He’s Australian, you see? But he could also be talking about his genitals. And from there, the humour arises. Craig appears to completely give up on rhyming here in order get that kn*b gag in.

“They’ve won the league, bigger stars than Dallas
They got more silver than Buckingham Palace
No-one knows quite what to expect
When the red machine’s in full effect
Well Steve McMahon sure can rap
It’s about time he had an England cap
So come on Bobby Robson, he’s the man
’cause if anyone can, Macca can
Macca-can… Macca-can… Macca-can… Macca-can…”

Steve McMahon has 17 caps for England. Including the one which cost England the game against Ireland in the 1990 World Cup. For which I also blame this horrible song. Brian Moore did that bit. Presumably with a gun to his head.

“We’re Ireland lads
Och-ai the noo
And there’s four of us
And only two of you
So if you want nai trouble, and you don’t want a slap
You’d better teach us the Anfield rap
Don’t forget us paddies
And me the Great Dane
And I’m from London mate so watch your game
Well you two scousers, you’re always squaking
But we’ll just let our feet do the talking”

Stereotypes are always funny. Crying shame they couldn’t crowbar a joke about Jan Molby’s weight in there as well.

Bits I left out:
Some Shankly quotes, and the boys doing a sort of sped-up-but-talking bit of You’ll Never Walk Alone which sounds a bit like William Shatner doing the song whilst regretting that third burrito.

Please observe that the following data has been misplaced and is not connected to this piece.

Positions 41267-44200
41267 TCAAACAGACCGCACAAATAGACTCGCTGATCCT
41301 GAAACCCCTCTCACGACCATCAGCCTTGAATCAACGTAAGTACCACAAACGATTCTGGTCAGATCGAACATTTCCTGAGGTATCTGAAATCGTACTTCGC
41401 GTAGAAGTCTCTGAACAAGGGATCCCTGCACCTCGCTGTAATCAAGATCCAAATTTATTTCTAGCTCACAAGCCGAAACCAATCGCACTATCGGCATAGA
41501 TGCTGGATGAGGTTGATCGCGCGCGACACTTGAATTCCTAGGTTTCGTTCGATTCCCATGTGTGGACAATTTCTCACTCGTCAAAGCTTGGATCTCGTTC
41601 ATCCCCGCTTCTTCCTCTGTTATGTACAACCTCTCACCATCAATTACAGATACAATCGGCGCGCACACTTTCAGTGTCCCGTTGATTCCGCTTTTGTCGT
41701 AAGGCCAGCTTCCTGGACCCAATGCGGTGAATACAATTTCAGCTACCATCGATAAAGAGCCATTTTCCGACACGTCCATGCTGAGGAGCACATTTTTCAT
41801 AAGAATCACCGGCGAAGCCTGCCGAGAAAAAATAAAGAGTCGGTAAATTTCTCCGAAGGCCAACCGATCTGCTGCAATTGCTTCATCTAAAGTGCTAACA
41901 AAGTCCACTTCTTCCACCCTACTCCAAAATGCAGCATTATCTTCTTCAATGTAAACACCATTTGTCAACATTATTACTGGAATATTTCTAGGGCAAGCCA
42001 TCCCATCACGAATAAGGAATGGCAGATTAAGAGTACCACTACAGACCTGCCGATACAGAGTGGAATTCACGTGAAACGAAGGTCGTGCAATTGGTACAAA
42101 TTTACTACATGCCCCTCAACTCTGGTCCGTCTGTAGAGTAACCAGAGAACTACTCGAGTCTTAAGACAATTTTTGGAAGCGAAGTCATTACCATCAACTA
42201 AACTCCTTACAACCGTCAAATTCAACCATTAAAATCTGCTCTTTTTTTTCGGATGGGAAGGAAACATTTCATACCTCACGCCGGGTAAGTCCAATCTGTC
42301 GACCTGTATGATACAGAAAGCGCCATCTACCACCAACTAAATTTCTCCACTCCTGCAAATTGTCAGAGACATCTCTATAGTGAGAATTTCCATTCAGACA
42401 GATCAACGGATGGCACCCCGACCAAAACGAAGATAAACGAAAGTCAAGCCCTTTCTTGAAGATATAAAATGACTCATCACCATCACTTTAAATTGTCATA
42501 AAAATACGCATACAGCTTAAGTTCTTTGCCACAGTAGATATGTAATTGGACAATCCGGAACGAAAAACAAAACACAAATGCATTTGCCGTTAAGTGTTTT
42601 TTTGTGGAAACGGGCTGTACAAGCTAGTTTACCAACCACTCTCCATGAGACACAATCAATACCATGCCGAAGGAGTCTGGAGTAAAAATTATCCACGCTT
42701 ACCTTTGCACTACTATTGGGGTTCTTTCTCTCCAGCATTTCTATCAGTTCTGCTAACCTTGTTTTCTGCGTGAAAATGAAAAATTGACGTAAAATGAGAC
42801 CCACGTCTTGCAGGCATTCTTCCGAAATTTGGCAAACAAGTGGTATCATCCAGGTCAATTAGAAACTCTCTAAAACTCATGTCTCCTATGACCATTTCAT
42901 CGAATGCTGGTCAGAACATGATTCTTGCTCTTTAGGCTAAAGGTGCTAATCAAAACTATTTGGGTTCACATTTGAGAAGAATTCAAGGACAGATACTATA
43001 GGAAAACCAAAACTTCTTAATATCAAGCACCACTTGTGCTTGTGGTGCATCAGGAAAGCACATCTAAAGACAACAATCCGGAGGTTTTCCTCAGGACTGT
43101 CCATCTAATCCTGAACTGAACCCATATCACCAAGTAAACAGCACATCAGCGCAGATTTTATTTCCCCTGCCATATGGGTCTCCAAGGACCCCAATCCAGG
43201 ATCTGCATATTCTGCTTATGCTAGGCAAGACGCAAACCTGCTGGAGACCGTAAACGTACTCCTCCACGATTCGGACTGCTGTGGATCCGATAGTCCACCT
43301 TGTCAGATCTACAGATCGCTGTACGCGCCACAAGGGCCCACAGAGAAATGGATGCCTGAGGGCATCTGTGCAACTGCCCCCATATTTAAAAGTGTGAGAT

The Consequences:
The immediate consequence of The Anfield Rap, was that whilst the team clearly travelled to Wembley aboard the banter bus, they had forgotten the small matter of having to beat Wimbledon. They lost, in one of the most unlikely FA cup final results ever.

Many football scholars have written legion words on the downfall of Liverpool FC. Many factors have been blamed: The failure of the club to adjust to, and profit from the new world order of the Premier League and global markets quickly enough, the arrival of the great Sir Alex in Manchester, letting Souness be manager, incompetent owners, Glen Hysen. Not many people have identified the true cause though. My belief is that The Anfield Rap was so bad that the club collectively, subconsciously embarrassed itself into a slow decline. As more of the guilty parties left the club, the decline increased. The only possible way to rescue this club from self imposed exile from the world elite, to cast off the shackles of shame and become what the club should be, was to appoint the coolest manager in the world. So, yes Liverpool fans, yes. Mr Klopp, with his kooky glasses, British teeth and brilliant hugs is your saviour,
the club is redeemed, and next year definitely is your year.

Jeremy Aves  You can follow me on twitter @megabrow12 but I wouldn’t bother. It’s mostly
tennis, weak football jokes and liberal lefty knickerknotting.


(Ed – Remember to read this morning’s Mailbox, people.)